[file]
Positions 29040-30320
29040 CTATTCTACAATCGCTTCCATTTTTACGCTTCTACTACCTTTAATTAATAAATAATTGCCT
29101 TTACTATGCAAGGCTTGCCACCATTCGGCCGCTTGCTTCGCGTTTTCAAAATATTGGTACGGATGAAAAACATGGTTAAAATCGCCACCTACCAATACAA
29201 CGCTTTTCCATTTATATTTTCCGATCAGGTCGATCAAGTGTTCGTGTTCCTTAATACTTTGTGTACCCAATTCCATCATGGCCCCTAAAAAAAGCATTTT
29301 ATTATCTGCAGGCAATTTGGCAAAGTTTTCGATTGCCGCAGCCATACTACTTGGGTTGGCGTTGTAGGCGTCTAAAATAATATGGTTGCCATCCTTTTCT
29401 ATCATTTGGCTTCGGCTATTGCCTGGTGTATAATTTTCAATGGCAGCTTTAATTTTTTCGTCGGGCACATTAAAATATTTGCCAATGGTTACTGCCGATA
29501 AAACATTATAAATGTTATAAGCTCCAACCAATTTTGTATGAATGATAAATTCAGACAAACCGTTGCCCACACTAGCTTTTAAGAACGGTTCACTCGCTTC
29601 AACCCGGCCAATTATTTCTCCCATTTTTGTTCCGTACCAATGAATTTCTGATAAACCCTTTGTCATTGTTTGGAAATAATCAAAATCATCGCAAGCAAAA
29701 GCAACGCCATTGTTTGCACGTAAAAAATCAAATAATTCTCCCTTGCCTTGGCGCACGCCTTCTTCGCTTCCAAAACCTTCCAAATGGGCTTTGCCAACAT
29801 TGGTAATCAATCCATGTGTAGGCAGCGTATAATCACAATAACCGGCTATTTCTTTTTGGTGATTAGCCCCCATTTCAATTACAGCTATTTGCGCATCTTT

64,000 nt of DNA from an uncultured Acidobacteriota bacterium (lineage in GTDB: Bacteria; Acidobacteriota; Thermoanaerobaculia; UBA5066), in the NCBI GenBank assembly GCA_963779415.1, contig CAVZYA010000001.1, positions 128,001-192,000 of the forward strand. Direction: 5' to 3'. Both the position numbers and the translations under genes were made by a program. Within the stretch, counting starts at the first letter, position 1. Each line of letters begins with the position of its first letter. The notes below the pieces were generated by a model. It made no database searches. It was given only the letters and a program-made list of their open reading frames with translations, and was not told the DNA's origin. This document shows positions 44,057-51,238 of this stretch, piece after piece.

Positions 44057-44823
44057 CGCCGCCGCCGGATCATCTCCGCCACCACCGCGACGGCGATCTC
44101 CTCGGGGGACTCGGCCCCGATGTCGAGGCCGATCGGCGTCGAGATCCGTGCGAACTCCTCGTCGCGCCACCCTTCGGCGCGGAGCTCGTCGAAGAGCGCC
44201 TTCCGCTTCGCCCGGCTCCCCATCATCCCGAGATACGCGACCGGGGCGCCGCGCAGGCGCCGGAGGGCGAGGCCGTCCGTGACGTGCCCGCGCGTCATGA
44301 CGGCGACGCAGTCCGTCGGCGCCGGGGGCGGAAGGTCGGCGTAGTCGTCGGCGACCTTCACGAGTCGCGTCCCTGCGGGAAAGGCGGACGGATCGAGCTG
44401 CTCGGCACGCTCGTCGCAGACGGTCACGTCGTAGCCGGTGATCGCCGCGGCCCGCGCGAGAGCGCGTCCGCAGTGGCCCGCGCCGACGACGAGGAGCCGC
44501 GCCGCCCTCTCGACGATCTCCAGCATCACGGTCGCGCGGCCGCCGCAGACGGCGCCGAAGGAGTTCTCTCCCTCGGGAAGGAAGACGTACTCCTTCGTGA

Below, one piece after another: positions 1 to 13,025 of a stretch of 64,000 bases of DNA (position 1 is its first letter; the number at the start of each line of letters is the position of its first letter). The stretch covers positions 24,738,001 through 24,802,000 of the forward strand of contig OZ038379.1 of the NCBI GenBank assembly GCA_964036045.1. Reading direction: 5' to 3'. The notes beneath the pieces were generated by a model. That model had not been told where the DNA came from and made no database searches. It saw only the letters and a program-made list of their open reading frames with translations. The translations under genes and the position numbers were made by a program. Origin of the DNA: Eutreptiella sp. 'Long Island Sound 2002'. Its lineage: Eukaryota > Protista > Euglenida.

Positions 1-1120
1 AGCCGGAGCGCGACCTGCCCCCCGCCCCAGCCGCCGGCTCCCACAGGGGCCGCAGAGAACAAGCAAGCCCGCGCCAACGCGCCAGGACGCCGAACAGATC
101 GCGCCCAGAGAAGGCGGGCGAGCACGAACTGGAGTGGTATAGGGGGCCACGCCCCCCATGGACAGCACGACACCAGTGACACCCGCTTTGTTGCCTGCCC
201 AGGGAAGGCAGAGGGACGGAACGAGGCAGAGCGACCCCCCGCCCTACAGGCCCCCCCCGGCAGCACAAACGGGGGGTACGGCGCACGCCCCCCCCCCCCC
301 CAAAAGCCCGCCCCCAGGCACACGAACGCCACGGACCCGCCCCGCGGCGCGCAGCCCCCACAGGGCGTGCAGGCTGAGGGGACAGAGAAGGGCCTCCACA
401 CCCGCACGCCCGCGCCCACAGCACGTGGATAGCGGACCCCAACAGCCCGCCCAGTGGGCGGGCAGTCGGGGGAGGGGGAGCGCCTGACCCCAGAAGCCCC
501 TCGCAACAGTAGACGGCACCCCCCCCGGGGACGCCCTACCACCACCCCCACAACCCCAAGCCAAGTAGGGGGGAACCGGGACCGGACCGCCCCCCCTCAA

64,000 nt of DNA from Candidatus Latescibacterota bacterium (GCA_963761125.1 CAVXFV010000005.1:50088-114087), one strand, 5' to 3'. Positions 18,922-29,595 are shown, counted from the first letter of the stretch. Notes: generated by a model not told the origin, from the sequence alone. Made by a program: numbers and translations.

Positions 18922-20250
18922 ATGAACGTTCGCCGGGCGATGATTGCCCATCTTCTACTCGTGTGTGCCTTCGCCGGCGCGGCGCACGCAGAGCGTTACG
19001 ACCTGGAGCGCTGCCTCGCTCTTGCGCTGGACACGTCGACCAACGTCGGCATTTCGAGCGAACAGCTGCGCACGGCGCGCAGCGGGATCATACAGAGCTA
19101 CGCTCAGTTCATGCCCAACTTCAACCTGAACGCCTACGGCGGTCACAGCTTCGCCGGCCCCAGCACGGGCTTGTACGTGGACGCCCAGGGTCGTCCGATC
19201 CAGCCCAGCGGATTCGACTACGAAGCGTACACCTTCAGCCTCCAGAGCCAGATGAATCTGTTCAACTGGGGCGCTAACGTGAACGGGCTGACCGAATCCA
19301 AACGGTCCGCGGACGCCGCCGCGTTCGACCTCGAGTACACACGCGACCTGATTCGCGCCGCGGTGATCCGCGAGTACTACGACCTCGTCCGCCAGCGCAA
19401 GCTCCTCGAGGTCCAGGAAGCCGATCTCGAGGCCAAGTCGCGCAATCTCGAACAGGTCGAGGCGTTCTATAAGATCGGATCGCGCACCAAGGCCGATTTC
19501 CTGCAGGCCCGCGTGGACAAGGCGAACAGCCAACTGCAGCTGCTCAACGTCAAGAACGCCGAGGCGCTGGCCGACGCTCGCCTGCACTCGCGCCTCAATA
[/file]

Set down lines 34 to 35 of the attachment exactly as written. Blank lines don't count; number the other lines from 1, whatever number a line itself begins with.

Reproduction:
19401 GCTCCTCGAGGTCCAGGAAGCCGATCTCGAGGCCAAGTCGCGCAATCTCGAACAGGTCGAGGCGTTCTATAAGATCGGATCGCGCACCAAGGCCGATTTC
19501 CTGCAGGCCCGCGTGGACAAGGCGAACAGCCAACTGCAGCTGCTCAACGTCAAGAACGCCGAGGCGCTGGCCGACGCTCGCCTGCACTCGCGCCTCAATA